Walters Way, Honour Oak Park, South London
Back ground to Lewisham Phase One and Two: the first group Segal schemes
Lewisham council, at a time when there was a housing boom, bought up every vacant site in the market for future housing. However in reality only large flat sites were viable for council house building, thus unfortunately Lewisham Council had bought itself apparently unbuildable pieces of land that were small, sloping, soft-soiled and covered in trees. However Walter Segal loved them!
Colin Ward of the Lewisham Council's Architectural Department, having read and studied Walter Segal's ideas for the timber framed house, devised a plan where they would offer to those on the Councils waiting list for accommodation a chance to build their own house.
The first project - known as Phase One, started in 1979, not far short of five years after they got the approval to go ahead. Due to the success of this Phase Two went ahead in 1984.
All in all twenty-seven houses were completed in the two Lewisham self-build schemes, providing detached houses with gardens for local people. They are now groups of delightful, light and airy, comfortable houses built with great economy on small sites scattered thoughout the borough that would otherwise remain unused.
These two schemes have now realised over fifty Segal method self-build houses in the borough of Lewisham alone!
In memory of Walter Segal, he has two streets named after him in Lewisham and is the only architect ever to receive this honour in Britain. Walters Way (Phase two) is one of them - the other is Segal Close, site of the first self-build scheme.
Thirteen traditional Segal method, two storey houses: Phase two of Lewisham Council's self-build scheme.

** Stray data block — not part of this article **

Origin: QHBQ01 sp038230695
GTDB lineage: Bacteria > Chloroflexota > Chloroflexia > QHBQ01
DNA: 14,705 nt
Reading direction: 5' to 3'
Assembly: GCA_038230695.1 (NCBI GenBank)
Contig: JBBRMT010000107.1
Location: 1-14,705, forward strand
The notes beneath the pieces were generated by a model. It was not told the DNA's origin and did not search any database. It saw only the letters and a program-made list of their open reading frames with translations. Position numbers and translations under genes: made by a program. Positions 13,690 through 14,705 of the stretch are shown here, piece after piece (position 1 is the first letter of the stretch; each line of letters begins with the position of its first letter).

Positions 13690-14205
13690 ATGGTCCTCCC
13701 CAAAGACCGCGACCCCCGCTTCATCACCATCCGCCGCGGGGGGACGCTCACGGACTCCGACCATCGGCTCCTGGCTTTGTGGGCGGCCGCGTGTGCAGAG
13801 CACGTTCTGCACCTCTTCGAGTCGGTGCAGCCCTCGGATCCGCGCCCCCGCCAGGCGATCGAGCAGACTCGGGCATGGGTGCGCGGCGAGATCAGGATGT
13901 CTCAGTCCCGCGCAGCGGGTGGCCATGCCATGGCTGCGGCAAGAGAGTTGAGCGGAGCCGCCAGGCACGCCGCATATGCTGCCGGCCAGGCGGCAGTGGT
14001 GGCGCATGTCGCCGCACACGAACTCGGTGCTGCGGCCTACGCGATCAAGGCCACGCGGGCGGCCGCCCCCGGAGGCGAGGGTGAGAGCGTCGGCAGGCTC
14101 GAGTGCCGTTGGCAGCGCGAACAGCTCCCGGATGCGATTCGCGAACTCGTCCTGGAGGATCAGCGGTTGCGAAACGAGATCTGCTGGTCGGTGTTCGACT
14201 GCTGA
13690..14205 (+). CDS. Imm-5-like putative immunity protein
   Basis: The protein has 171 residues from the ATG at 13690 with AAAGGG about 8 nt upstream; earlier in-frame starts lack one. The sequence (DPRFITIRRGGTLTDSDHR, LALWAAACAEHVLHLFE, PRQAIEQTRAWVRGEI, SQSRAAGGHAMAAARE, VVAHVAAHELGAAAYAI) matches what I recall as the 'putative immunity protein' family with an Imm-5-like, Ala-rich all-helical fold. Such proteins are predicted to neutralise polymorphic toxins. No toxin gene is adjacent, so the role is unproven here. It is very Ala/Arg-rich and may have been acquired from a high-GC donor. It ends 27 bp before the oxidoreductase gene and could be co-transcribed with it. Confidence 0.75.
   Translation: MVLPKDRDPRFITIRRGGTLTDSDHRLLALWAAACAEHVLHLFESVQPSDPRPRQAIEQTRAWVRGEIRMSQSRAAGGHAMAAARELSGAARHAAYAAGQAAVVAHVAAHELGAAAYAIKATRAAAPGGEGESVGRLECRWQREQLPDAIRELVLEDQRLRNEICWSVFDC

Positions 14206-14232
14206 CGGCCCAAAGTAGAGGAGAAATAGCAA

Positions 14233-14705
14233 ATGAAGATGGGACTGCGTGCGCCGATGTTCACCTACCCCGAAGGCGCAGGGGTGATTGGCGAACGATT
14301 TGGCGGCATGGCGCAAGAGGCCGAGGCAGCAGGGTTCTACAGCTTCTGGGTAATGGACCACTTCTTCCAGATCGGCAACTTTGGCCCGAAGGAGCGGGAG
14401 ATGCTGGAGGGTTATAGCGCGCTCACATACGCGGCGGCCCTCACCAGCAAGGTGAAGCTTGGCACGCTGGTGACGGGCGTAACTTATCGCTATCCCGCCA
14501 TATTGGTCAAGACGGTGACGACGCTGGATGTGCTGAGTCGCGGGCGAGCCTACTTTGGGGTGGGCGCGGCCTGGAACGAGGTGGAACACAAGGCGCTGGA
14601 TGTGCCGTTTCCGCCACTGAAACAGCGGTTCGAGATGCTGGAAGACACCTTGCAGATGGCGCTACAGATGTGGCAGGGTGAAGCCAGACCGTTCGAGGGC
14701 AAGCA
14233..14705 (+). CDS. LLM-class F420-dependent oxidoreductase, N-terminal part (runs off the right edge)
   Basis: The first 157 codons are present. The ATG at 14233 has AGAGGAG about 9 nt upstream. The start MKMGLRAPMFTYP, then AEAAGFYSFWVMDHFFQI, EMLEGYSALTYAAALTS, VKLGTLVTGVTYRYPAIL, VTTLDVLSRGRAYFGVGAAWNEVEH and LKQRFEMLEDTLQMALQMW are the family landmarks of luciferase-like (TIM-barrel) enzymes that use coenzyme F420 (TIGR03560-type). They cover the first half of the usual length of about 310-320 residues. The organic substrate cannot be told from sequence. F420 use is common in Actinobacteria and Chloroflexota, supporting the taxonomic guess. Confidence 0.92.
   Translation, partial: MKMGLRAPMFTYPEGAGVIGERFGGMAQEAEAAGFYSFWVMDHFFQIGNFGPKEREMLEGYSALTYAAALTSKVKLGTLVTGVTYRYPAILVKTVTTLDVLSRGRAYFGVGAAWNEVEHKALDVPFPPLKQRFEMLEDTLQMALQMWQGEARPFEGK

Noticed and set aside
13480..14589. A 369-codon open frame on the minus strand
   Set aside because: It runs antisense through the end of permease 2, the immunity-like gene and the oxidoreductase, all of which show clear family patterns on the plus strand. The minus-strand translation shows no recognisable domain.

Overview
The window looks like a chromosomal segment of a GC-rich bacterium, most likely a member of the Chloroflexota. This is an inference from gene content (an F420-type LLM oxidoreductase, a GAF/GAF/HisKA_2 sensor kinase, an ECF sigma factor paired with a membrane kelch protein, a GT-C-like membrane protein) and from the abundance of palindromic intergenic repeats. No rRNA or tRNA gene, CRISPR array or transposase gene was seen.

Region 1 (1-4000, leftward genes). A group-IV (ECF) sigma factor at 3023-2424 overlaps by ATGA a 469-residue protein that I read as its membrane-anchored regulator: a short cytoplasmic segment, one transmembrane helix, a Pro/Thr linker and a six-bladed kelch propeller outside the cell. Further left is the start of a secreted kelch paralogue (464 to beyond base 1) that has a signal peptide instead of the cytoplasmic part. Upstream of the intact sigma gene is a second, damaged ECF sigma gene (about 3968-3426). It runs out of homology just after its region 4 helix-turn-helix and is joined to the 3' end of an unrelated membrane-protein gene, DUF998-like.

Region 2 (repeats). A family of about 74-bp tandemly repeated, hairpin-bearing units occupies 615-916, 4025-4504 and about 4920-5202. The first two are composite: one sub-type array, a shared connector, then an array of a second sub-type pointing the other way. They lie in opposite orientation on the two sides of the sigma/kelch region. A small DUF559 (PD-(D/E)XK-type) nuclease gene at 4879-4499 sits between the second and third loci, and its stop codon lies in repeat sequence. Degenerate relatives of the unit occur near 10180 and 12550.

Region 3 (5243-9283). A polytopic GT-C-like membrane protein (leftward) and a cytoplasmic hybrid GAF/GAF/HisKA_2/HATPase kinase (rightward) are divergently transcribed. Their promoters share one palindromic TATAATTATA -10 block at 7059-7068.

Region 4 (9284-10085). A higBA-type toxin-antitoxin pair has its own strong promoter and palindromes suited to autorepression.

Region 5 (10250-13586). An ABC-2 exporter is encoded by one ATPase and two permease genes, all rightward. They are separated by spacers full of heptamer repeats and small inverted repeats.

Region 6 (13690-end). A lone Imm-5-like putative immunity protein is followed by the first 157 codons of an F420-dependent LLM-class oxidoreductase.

This is a steeply sloping site near One Tree Hill, which two houses and their gardens had once occupied. It is believed that during the Second World War bombing raids destroyed these houses and the site became derelict for some years, when it was later purchased by Lewisham council.
This second phase was bolder in house design and Walter Segal allowed a great deal of individual choice to be given to each household, choosing whatever interior layout they wanted. It also allowed optional extensions to be added onto the basic house design. Subsequently one house has increased in size by about half as much again and another has had a large conservatory added on one side! Many mature trees on this site, including a Wellingtonia Redwood, where retained due to the Walter Segal method of building, using piles instead of traditional foundations.
Unfortunately Walter Segal did not live to see this second project completed. He died unexpectedly one Sunday at the end of October 1985 at the age of 78 and Walters Way has been named in his honour.
Today we have architectural students visiting our street, studying, photographing and taking notes about these Segal houses. We have a residents association and a social environment, holding a yearly street party. Normally one house is open to the public one day each year as part of the Civic Trust Open House Scheme
The building of Walters Way and pictures of a number of the houses feature in The Self-Build Book, by John Broome / Brian Richardson: Green Earth Books, Devon, 1995.
Civic Trust Open House Page
Other Honor Oak Park www sites